On 9 March 2017, Mr Mason got a medical certificate for time off work and lodged a Workers Compensation Claim. He did not return to work at the correctional facility.

Mr Walker was subsequently charged and convicted of common assault.


Mr Mason’s claim was not based on a physical injury because of the blow, but that he developed a psychological injury which was initiated by the assault and caused by the events at work which followed, including being degraded by his co-workers, being repeatedly rostered to work with Mr Walker and not being provided with adequate support by his employer. This was corroborated by reports of Drs Bell and Whiteford, who both agreed the Plaintiff suffered from an adjustment disorder caused by the physical assault, and contributed to by the threatening comments from his co-workers.

Mr Mason alleged that his employer was vicariously liable for the conduct of Mr Walker in assaulting him and that the employer had failed to provide him with adequate support following the assault and in response to the name-calling from his co-workers.

The Court held that the employer was vicariously liable because the assault was a wrongful form of management action taken against a subordinate employee by a supervisor and held that it was performed during the supervisor’s employment.

Further, the court held that the employer also breached its duty to take reasonable care to protect Mr Mason from retribution after reporting the incident as they failed to offer him any support other than the Employee Assistance Program and breached their duty of care by rostering him on with Mr Walker following the assault (this was also a breach of the employer’s policies).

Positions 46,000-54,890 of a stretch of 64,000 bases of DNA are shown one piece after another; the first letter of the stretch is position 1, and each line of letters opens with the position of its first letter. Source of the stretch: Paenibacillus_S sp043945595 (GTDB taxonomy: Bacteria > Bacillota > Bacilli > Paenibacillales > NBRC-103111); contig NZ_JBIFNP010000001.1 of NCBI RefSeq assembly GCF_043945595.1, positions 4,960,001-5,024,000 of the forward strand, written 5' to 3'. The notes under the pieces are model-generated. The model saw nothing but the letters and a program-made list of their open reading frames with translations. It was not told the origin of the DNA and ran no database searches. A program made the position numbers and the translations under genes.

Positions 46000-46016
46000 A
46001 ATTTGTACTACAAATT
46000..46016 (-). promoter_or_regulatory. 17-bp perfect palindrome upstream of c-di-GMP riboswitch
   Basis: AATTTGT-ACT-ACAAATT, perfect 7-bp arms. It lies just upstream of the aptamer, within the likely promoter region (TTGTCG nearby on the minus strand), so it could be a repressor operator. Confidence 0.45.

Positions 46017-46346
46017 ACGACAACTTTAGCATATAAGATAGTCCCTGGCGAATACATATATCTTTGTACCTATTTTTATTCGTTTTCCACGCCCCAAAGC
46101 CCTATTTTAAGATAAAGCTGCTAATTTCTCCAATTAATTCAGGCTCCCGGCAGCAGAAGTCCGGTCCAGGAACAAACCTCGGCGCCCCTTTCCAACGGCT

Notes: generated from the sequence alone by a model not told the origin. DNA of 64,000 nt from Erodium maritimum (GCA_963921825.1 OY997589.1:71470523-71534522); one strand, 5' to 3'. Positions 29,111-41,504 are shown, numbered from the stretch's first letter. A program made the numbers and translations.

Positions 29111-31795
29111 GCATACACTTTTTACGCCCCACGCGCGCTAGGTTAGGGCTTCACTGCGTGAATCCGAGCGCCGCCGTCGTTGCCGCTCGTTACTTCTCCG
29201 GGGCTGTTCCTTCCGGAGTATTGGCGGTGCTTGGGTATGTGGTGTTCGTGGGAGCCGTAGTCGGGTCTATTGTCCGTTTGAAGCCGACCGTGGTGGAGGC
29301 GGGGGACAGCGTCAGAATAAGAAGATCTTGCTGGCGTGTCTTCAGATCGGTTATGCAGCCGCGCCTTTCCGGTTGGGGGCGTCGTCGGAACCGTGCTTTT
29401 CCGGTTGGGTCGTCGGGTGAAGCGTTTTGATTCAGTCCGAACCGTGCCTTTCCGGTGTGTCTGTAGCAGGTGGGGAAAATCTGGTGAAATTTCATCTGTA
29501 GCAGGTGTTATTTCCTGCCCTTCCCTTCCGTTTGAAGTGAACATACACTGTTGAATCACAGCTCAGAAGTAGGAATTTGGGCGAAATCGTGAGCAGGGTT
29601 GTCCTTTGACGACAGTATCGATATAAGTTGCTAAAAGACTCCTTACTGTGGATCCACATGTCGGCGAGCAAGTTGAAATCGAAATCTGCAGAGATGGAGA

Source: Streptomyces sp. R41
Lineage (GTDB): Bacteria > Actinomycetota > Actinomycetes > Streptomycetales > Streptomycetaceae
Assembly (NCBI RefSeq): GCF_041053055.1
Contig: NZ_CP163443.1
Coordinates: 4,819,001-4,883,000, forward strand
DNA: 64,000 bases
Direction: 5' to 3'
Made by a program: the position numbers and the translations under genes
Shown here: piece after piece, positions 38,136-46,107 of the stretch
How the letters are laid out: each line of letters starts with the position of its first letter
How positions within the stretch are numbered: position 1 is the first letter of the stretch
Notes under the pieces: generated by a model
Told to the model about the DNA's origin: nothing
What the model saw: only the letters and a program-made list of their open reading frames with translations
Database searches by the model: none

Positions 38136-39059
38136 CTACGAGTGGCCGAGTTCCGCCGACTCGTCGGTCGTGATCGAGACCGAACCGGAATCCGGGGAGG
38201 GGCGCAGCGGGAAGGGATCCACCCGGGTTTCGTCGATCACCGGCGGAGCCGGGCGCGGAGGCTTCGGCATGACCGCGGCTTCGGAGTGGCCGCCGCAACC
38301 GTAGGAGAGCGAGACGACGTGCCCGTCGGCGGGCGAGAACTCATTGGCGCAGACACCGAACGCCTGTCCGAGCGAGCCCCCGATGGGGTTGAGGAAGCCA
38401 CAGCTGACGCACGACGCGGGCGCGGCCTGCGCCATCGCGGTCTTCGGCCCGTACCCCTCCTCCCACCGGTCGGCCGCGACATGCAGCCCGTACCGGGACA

Mr Mason was awarded $148,114.85 in damages, clear of the statutory refund to WorkCover.


If you or someone you know has experienced workplace violence or assault, the legal team at Evolve Legal is here to support you. Our experienced personal injury lawyers specialise in advocating for victims of workplace injuries and can help you navigate the complexities of your case.

At Evolve Legal, we understand the physical and emotional toll that workplace violence can have on individuals. Our compassionate lawyers are dedicated to seeking justice on your behalf and holding employers accountable for their negligence. We will meticulously investigate your case, gather evidence, and build a solid legal strategy tailored to your circumstances.

Don’t suffer in silence. Take a stand against workplace violence and secure the compensation and support you deserve. Contact Evolve Legal today for a confidential consultation with our compassionate personal injury lawyers. Let us guide you through this challenging journey and fight for your rights. Together, we can create safer work environments and protect the well-being of employees.